Monday, February 3, 2014

Reflections on Teaching Strangers How to Cook

I've been having these experiences lately where I can't keep my mouth shut.

It happens almost every weekend at the grocery store.  I'm minding my own business, doing my shopping, when someone standing near me picks up a vegetable that I just learned to prepare a new way.  Or they will stand staring at an item with a giant question mark floating above their head.  And I just....can' it.  The teacher in me wants to help.

And so I open my mouth and:

"Have you ever tried roasting that?" (speaking of cauliflower)

"Do you know what's really good with that?" (dates) (and the answer is "bacon")

"My mom used to make those for us all the time..." (a girl wanted to know if I knew how to cook artichokes)

And this week, it was regarding steak.  An adorable old man was hunched over the bargain meat case with me, staring with a critical eye at the New York strips.

"That's a high price," he commented and pointed to the "$12.99/lb" on the package I had in my hand.

"Oh, but it's on sale!" I joyfully corrected, and pointed to the "$8.99/lb" at the bottom of the sticker.

"You're gonna go for it?" he asked.

"I can't help it," I said.  "Sometimes you've just gotta have steak!"

He laughed.  "I never seem to cook it right," he said and watched as I picked up a thick marbled steak.

I could tell he wasn't sure about the choosing process, so I hunkered down next to him.  "Get a nice thick one," I said and pointed.  "That one's good.  It's got some good fat streaked through the meat.  Do you have a cast iron skillet?" I asked.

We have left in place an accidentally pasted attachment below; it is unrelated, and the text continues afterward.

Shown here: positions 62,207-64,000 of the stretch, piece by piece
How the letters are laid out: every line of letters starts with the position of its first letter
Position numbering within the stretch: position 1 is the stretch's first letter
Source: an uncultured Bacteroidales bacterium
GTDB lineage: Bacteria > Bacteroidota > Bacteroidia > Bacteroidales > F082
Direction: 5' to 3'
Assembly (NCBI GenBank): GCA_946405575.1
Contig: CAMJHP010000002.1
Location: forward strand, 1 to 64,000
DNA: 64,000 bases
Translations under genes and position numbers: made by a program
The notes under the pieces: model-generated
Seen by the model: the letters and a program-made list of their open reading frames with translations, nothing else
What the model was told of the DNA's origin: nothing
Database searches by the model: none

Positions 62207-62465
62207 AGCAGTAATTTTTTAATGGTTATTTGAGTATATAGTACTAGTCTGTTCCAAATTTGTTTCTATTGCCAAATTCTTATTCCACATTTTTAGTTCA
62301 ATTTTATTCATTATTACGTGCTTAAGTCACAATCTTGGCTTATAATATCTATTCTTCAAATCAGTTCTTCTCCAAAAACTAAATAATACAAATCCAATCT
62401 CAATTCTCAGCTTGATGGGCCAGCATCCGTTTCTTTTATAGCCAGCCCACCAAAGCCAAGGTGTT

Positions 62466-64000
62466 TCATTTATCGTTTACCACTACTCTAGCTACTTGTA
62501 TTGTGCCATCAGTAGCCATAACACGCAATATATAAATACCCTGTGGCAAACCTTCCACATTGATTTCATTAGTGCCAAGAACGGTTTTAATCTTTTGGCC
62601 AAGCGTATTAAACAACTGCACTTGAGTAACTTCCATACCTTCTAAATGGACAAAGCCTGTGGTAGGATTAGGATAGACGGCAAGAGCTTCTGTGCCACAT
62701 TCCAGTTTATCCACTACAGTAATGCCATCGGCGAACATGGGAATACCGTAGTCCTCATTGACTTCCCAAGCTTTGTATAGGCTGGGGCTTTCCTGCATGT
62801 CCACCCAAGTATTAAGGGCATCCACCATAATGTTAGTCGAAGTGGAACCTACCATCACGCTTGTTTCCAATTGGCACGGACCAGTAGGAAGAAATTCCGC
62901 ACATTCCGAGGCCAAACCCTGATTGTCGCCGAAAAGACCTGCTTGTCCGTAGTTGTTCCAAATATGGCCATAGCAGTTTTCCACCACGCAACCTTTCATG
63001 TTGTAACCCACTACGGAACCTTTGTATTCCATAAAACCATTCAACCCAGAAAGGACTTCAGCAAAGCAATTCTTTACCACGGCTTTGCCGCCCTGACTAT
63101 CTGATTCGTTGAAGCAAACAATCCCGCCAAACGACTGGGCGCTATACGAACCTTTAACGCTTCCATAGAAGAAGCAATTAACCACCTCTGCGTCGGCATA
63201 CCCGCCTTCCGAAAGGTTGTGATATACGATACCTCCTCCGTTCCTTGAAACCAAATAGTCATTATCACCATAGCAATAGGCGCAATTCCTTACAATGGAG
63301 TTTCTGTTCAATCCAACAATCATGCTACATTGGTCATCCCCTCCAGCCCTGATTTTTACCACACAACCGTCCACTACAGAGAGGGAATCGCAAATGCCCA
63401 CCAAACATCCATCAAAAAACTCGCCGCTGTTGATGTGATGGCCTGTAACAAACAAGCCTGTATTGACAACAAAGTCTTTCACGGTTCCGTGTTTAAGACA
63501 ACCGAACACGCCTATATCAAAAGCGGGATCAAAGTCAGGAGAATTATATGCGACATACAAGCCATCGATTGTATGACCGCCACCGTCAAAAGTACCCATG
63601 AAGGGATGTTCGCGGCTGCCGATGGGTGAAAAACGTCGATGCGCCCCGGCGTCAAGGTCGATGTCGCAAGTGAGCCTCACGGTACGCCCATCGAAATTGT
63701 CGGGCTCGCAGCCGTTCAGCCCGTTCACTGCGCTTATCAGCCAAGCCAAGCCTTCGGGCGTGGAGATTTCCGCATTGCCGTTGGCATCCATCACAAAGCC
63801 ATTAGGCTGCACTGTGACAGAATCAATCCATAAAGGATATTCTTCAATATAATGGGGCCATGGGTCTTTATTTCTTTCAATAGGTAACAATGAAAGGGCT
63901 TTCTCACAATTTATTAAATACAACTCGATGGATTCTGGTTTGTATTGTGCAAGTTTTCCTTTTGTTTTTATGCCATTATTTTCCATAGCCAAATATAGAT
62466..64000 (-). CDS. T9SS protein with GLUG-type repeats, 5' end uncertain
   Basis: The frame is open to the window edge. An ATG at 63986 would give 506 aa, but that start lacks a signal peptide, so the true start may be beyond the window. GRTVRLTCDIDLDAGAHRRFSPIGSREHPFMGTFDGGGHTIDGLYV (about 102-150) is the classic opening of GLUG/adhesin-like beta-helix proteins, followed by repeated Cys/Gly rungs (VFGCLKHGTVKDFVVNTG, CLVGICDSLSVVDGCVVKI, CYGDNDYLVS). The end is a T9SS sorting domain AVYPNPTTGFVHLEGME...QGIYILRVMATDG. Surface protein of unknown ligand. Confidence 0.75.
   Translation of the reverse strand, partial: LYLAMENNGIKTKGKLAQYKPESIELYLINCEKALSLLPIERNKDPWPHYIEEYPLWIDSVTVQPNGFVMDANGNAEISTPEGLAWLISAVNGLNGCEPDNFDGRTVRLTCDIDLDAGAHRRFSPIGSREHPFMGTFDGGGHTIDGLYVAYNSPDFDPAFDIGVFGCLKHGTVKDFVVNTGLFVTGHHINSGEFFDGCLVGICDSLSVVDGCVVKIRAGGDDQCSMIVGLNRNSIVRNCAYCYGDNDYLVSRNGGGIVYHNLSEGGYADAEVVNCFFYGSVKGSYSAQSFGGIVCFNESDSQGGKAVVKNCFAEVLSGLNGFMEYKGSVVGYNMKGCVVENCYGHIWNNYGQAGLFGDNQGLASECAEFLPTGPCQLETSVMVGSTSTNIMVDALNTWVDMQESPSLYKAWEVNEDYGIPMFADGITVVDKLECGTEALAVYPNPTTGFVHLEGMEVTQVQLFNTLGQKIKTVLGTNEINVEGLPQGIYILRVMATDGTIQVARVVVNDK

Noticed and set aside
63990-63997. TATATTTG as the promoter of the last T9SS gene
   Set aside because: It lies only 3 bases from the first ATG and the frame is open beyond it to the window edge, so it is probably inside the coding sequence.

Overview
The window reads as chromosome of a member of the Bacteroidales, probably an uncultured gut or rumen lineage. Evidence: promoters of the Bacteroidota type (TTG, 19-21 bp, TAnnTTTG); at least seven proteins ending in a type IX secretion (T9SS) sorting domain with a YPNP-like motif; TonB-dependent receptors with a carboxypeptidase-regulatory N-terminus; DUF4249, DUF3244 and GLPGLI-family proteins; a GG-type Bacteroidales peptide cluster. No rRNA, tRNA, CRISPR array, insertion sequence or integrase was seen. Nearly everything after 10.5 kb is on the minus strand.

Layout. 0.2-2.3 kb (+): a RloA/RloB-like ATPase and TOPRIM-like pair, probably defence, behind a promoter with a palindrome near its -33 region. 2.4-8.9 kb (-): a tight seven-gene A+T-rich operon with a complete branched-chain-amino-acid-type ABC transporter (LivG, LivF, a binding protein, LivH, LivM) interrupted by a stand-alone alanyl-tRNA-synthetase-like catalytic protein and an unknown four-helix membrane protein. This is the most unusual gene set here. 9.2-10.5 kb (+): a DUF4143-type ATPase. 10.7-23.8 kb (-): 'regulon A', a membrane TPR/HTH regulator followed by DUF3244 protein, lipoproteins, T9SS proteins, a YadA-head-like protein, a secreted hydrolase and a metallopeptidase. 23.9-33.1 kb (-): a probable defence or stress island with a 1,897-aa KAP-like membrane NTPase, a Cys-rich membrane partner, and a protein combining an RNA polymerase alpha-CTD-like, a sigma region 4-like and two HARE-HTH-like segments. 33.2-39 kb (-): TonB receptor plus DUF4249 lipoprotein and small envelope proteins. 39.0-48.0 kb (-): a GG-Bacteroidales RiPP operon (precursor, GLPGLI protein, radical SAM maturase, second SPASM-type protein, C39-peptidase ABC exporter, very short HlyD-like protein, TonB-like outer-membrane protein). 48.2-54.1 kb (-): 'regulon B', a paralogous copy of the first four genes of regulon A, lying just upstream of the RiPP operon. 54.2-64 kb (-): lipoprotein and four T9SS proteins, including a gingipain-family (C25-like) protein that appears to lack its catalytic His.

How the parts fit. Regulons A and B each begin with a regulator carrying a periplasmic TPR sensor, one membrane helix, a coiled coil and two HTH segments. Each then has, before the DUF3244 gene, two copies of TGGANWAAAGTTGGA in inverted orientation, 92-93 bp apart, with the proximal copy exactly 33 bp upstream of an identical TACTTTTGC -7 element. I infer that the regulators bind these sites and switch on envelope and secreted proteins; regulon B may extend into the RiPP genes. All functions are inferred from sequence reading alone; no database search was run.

He nodded as he picked up the steak I had pointed to.  "Okay," I said.  "Salt your steak really well."

Another laugh.  I could tell he was thinking of what his doctor would say.  "No, really," I said.  "Lots of salt.  Then get your pan really hot.  Do you like your steak rare?"

His blue eyes looked into mine.  I realized that we were now huddled shoulder-to-shoulder over the meat case.  "Mmm, more medium-rare," he said.

"Okay.  Five minutes a side, then let it rest for a few minutes.  Best steak you will have ever had,"  I promised.

He laughed again and then smacked me in the arm with his steak.  "You sound like you know what you are talking about," he smiled, and then wandered off to his cart.

Do I? I thought as I watched him go.  I guess I do, to a degree.  To some I'm a culinary moron.  But to others—the ones I want to reach? I guess it feels good to hear them say that.  And it feels even better to know that I've helped one more person take those first foodie steps like I took.

And still take.

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